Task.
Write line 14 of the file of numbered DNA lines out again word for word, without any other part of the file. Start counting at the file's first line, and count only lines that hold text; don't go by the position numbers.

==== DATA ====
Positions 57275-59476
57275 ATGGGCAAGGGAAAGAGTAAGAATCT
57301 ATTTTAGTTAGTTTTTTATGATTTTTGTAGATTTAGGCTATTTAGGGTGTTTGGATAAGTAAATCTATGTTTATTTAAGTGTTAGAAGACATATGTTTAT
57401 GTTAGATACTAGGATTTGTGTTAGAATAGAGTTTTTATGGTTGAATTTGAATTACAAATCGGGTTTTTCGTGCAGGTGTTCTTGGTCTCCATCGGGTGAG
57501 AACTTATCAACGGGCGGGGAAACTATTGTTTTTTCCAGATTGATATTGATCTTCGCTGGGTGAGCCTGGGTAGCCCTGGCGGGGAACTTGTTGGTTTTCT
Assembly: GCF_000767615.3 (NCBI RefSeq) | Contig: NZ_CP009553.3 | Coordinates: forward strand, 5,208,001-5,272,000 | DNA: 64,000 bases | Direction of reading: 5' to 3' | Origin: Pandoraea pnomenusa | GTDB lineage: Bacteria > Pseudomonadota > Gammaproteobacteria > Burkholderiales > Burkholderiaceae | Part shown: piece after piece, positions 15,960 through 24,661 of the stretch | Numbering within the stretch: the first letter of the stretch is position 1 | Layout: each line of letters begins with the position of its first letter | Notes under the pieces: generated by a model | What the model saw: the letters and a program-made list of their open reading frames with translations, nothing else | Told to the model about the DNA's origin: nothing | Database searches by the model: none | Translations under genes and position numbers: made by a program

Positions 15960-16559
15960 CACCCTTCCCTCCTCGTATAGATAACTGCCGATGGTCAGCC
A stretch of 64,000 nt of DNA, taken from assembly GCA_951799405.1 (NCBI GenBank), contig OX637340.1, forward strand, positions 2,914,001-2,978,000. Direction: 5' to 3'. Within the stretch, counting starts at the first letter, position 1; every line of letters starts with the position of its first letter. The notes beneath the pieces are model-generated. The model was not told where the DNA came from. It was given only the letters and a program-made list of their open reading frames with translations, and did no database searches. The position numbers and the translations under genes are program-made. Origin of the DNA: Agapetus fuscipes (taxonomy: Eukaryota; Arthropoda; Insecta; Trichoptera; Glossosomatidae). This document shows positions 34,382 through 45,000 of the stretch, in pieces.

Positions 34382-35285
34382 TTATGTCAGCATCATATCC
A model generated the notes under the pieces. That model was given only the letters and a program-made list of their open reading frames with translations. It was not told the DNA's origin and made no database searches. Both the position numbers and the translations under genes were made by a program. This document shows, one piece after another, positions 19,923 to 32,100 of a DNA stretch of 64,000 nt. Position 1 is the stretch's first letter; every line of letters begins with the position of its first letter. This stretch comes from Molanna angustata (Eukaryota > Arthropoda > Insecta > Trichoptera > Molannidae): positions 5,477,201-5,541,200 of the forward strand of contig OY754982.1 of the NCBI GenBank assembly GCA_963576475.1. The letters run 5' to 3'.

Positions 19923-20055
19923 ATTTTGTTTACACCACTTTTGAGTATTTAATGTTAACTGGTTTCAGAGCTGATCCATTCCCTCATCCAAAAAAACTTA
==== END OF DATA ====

19923 ATTTTGTTTACACCACTTTTGAGTATTTAATGTTAACTGGTTTCAGAGCTGATCCATTCCCTCATCCAAAAAAACTTA